St. Eve in Exile 

Here amid a field of light
You say my name.

And I am not she
the girl You called Your own.

My mouth a cavern.
My chest an empty cave.

I am dry and dusty.
I am not wet or well.

Not the riverbed of love
You shaped me to be,

wide as a delta,
deep as any mine-

ful of diamonds,
not this common coal,

my birthstone, my rock
of heavy longing.

I am black with it
where You would have me white.

Ever a disappointment,
I grew breasts

where you shaped me straight and smooth,
spoke when you asked for a song,

agreed where you hoped
I would exceed,

climb out of the hole
You dug for me,

place where You planted
me in the dark

among creatures
who never knew my name.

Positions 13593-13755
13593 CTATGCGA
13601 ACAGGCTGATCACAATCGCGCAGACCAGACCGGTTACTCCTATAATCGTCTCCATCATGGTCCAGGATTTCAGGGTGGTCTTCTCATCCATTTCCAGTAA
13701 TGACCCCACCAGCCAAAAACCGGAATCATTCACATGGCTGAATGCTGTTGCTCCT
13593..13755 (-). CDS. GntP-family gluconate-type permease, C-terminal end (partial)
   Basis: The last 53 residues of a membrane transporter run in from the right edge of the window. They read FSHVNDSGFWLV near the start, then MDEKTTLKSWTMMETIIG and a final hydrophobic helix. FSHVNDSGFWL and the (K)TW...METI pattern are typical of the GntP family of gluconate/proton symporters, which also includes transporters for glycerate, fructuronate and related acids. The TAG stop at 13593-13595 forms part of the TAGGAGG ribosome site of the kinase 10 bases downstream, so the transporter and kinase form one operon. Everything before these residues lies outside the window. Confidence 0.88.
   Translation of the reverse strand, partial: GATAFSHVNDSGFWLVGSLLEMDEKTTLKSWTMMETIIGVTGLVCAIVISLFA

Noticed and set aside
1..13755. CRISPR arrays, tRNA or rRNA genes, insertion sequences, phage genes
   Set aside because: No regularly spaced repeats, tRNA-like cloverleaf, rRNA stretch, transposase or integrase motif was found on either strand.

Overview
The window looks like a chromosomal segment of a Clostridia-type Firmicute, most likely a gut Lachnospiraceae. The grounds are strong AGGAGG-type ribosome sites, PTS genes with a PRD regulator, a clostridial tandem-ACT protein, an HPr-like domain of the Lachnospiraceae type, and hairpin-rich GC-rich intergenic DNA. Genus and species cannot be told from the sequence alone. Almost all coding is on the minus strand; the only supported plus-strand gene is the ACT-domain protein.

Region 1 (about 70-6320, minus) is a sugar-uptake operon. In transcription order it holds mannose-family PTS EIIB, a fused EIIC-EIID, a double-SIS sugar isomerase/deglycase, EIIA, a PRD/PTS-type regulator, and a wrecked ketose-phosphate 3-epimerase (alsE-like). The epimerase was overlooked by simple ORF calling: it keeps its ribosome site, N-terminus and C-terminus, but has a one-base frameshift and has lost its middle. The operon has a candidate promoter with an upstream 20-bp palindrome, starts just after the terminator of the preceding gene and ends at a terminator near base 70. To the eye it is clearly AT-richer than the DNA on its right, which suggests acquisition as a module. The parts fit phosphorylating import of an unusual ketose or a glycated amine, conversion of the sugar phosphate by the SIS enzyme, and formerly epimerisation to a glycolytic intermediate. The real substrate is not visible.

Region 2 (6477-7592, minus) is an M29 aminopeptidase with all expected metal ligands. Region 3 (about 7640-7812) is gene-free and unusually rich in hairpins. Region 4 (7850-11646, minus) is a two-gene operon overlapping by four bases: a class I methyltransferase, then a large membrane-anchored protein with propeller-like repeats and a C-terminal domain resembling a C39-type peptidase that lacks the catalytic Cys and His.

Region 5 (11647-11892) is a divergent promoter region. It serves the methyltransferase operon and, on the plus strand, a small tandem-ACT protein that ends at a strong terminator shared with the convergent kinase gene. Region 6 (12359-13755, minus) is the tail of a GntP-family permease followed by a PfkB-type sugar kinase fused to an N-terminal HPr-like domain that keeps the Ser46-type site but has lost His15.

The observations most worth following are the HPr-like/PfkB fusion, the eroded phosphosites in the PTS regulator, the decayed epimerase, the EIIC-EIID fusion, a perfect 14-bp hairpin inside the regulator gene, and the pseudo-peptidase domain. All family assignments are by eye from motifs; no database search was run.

You cut me in two.
I take half the blame.

— Angela Alaimo O'Donnell, author of Saint Sinatra

All poems, art, and photos are public domain or used by permission of author or publisher. 
Claudia Olivos

Art by Claudia Olivos

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The lively Angela Alaimo O'Donnell treats us to poetic thoughts on Red, in Poet, Where Did You Get that Red?
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